Friday, February 09, 2007


Looks like Mr. Day might have predicted well when he said that the government could face a non-confidence vote in the very near future (like next week).

From today's National Post:

OTTAWA - A Liberal-sponsored bill that would legally require the Conservative government to abide by the Kyoto protocol's short-term targets will be debated for the final time in the House of Commons today, before going to a vote next week when it is all but guaranteed to pass.

Constitutional experts say the implications of passing the bill could see Prime Minister Stephen Harper forced to choose between implementing measures to meet Kyoto targets he has called unrealistic or calling a general election.

Assuming the The Kyoto Protocol Implementation Act (Bill-C288) passes, Harper has 60 days to figure out what to do and, of course, one of his options will be to call an election right around budget time (March/April). In fact, it is rumoured to be his preferred choice.

Today's polls aside, this seems fool-hardy to me. But in any case, another reason to book-mark The Western Penticton News, which publishes Stockwell's weekly column. This guy's better than Garth for Tory leaks.

h/t to anon 9:02 pm for calling this one correctly.

Update: And here's the first in a series of predictable responses by Blogging Tories! "Oh how irresponsible! Harper needs a majority!" However, she's right in that the following is not a particularly cutting response to Tory complaints:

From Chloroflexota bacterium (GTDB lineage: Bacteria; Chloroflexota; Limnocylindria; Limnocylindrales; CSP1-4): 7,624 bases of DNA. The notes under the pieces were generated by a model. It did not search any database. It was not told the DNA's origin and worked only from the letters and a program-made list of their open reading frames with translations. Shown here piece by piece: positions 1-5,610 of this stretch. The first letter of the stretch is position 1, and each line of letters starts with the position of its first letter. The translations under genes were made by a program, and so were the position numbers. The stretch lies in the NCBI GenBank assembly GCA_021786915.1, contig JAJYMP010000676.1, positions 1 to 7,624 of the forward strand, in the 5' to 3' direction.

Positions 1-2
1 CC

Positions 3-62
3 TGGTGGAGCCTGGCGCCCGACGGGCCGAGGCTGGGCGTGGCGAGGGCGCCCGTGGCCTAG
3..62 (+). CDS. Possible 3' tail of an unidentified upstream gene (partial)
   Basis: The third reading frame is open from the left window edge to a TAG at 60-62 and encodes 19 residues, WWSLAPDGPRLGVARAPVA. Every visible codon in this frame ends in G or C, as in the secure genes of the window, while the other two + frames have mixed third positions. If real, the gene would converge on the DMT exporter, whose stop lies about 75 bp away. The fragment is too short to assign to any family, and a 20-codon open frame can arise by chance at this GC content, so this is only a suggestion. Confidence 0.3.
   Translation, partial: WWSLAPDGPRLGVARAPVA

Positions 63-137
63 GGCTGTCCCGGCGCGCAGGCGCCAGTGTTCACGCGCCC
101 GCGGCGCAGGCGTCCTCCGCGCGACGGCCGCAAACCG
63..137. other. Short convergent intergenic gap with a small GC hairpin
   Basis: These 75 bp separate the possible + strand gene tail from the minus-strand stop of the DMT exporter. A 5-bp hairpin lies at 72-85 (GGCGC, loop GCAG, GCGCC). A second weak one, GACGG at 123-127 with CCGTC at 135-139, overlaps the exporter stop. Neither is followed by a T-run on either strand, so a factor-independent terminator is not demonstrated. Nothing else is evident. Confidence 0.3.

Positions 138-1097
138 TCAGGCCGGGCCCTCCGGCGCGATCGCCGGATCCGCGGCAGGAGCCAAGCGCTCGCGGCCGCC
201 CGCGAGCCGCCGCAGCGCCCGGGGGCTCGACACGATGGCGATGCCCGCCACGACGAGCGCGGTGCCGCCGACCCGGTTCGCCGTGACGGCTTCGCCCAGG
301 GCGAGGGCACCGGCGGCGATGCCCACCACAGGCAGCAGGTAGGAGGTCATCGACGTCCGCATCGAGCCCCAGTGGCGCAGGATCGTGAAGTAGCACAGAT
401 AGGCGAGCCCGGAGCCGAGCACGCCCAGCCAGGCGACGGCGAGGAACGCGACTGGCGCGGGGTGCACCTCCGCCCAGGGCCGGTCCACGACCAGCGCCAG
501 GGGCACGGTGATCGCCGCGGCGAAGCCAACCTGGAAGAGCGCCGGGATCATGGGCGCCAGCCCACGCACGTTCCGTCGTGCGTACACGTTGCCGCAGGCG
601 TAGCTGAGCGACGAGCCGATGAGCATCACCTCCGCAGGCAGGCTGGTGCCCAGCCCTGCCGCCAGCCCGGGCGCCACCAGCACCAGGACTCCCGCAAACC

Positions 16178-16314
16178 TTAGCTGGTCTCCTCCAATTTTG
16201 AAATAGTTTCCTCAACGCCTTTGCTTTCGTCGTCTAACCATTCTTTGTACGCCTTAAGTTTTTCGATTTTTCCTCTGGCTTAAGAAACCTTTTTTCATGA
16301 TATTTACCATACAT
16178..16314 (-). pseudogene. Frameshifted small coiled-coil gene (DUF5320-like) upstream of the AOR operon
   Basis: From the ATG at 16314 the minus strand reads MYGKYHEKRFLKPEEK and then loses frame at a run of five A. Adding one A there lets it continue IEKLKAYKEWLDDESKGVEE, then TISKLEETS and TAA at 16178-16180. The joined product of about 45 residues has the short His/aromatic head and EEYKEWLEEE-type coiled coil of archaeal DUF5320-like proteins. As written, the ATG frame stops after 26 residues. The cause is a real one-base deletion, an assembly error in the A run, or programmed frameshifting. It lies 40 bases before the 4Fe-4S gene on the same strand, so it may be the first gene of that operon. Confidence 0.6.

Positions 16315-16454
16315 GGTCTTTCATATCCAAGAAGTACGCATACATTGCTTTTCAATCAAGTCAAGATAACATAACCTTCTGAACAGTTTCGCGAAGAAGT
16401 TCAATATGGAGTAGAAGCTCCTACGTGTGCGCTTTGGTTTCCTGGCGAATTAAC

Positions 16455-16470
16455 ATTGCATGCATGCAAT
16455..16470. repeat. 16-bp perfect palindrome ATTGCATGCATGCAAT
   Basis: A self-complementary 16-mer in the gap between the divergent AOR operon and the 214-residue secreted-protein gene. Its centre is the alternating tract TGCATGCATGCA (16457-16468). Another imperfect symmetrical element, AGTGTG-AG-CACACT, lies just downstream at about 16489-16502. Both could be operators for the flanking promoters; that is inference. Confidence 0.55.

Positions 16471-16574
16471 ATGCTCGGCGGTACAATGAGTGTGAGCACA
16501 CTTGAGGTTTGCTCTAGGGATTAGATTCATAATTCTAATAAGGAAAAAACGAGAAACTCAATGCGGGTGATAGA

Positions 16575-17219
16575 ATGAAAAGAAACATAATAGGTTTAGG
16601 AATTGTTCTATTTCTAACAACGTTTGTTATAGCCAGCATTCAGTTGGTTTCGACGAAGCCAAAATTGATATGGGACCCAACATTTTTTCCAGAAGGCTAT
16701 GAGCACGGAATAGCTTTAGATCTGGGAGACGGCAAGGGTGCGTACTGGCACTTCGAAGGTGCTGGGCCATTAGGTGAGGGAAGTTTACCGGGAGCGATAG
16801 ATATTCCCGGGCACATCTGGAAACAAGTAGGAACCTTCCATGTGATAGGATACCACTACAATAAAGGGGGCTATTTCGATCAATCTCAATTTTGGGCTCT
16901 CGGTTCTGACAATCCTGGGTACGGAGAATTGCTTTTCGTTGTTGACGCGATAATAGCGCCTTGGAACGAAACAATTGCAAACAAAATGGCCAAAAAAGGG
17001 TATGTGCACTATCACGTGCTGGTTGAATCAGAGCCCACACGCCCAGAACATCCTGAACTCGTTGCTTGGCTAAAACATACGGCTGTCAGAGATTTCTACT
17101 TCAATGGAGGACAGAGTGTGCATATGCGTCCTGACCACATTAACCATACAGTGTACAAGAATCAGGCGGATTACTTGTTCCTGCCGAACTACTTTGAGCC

[Liberal MP Pablo] Rodriguez said he is not suggesting how the Conservatives should meet the Kyoto targets. "They are in power. They wanted to run the country, so they have to take the responsibility," he said.


Anonymous said...

Just so we know, how much is meeting Kyoto going to cost, and which regions, and which industries? You know, so we can make an informed decision.

bigcitylib said...

How would we possibly learn that unless the Tories put forward some kind of plan?

Joanne (True Blue) said...

How would we possibly learn that unless the Tories put forward some kind of plan?

Isn't that somewhat of a circular argument?

The point is that Kyoto agreement is the dubious legacy of the previous government. It is the opposition that is pressing that it be followed. Why should the Tories have to put forward a plan to honour an agreement that they fundamentally disagree with?

Their own plan appears to be leaning towards carbon-trading on a national rather than international scale, which makes a lot more sense for Canada. Let's keep the money here.

Thanks for the link, BTW, and always interesting to see the other POV.

bigcitylib said...
This comment has been removed by the author.
bigcitylib said...


Any plan to start cutting emissions is in accordance with Kyoto. It says nothing about how you go about doing it. So really, to be fundamentally in disagreement with Kyoto means to have no intention of cutting emissions period (which is what will happen with a Harper majority).

Also, if the Tories think carbon trading internationally makes no sense, then I can't see how they would think it makes sense nationally. The money always goes from carbon emitters to those who manage to cut emissions. That means money from Alberta heads to (for example) Quebec. I wrote about it here:

Anonymous said...